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This is what the 1905 Moorhead High football team would have looked like in color, but what’s the deal with the goat?

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After colorizing this 1905 photo of the Moorhead High football team, more people noticed the goat in the lower left corner. Why is he there? Special to The Forum
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MOORHEAD — Pictures from 100 years ago can be so fun to look at. They give us a quick glimpse of what life was like long before any of us were born.

As cool as the images are, sometimes it's hard to relate to the people in the photos. Between the lack of color and the unsmiling faces, it's almost as if they weren't real, live, breathing people. But add a splash of color here and there, and it all changes.

Colorizing vintage photos makes them come to life more than anything else. That's one reason Moorhead Spud History, supported by the Moorhead Schools Legacy Foundation, is reaching into its archives to add a little life to the past. The most recent update: a colorized photo of the 1905 Moorhead High School football team.

Look at these handsome young lads after colorizing, and you might even be able to picture a couple of them blending into today’s student body. For example, look at the boy in the grayish turtleneck kneeling on the right side of the middle row. He looks like he’d fit right in walking the halls of 2020 Moorhead High.

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After colorizing, some people in old-time photos look like they would fit into today's modern world, including this boy from the 1905 football team. Special to The Forum

The boy with his hand on his shoulder in the quilted pants and the hair parted down the middle, maybe not so much.

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Even after colorizing, this boy on the 1905 Moorhead football team still looks pretty old-fashioned. Special to The Forum

Of course, there’s nothing wrong with the black-and-white photos, and they’re certainly not being destroyed, but colorizing them perhaps makes the students of yesterday more relatable to students of today.

“It just feels a little more personable,” said teacher Brian Cole, who manages the Moorhead Spud History Facebook page. “I’m working on a photo of Nellie Hopkins outside the first ward school from the 1930s. And you know, the little kids, you can see the grass stains on their jeans, and you can see that they have a tear in their shirt. It just gives it just a bit more authenticity when it’s in color.”

People who saw the colorization of the football team on the Moorhead Spud History Facebook page seemed to like the look. But one question kept popping up: What’s up with the goat?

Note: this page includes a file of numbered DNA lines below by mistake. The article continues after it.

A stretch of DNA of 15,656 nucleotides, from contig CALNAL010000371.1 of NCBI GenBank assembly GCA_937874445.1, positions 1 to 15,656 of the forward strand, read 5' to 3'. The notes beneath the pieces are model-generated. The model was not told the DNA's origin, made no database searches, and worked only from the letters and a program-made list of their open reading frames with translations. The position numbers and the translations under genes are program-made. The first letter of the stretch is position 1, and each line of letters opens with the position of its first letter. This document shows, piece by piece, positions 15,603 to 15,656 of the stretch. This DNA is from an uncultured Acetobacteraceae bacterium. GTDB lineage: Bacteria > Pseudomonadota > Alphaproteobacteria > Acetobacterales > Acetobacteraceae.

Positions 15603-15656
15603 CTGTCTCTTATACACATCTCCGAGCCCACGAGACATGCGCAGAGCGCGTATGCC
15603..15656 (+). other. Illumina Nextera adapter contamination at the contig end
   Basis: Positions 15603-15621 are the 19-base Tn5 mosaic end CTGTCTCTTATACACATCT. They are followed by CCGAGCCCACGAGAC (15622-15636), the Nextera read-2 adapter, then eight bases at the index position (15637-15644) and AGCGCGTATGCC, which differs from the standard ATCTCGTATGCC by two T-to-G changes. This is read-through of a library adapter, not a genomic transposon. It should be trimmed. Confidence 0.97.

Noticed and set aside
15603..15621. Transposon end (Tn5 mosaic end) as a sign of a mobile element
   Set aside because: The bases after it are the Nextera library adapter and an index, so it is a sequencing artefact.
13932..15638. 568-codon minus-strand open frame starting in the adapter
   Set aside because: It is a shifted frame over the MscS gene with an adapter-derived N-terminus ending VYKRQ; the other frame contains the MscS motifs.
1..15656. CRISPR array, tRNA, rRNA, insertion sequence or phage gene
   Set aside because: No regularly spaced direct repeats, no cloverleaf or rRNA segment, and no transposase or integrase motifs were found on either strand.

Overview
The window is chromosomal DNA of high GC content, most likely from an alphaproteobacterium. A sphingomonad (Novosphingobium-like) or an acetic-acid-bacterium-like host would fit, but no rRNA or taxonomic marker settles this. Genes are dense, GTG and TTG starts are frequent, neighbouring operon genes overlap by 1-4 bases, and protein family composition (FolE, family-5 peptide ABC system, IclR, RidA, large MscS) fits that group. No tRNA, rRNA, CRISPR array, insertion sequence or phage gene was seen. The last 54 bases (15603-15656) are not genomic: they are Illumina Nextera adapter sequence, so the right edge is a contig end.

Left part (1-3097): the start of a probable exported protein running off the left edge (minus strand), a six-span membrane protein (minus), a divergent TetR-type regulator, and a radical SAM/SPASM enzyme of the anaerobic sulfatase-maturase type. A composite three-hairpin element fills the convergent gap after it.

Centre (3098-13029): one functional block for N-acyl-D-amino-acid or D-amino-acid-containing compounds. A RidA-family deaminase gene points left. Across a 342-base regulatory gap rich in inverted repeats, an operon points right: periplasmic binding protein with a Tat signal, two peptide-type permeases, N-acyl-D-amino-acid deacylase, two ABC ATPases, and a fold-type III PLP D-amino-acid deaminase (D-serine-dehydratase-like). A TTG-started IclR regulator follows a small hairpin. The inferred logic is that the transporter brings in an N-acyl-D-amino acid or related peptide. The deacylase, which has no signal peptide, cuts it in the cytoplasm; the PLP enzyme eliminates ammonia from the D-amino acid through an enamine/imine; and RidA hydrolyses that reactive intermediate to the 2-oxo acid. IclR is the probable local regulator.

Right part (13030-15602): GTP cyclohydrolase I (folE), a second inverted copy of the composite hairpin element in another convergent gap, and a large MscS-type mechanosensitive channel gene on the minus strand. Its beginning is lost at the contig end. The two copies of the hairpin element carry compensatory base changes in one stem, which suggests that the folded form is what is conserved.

The goat on the left side of the photo is more noticeable after it was colorized. But why is he there?

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Mascot? Probably not. When this photo was taken in 1905, the team was simply known as “The Moorhead High Football Team.” This was years before they would become the Moorhead Spuds, but they certainly were never the Moorhead Goats.

A lot of theories are surfacing to explain "Goatgate."

Some have speculated that the Moorhead boys might have been emulating the U.S. Navy Football Team, which has a long history of the goat as a mascot. The midshipmen claim that the goat is good luck. Other teams of the late 19th and early 20th centuries, including the New York Yankees and Yale, were pictured with goats.

Cole says one thing is sure: The goat in the Moorhead High picture didn’t get there by accident.

“That was an indoor studio, so they actually had to bring that goat inside someplace,” Cole said. “So it wasn’t like they were out on a practice field and the goat just showed up.”

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This original photo of the 1905 Moorhead High football team was donated to Moorhead Spud History by Teri Litherland Thorsen. Special to The Forum

So while the boys might have thought the goat in this photo would bring them good luck, as the 20th century progressed, the goat in sport took on a much different meaning.

“A ‘goat’ was an athlete who failed garishly, hilariously and at the worst possible time,” wrote Charles Pierce in a Sports Illustrated story.

However, by the early 21st century, any New England Patriots fan could tell you being called a GOAT (Greatest Of All Time), like Tom Brady, was a very good thing.

If anybody knows why Moorhead’s football team invited a goat to their photo session in 1905, please visit the Moorhead Spud History Facebook page . They’re also looking for donations of other historical Moorhead High School photos to build up the school’s archives. Goats are optional.

Tracy Briggs is a News, Lifestyle and History reporter with Forum Communications with more than 30 years of experience.
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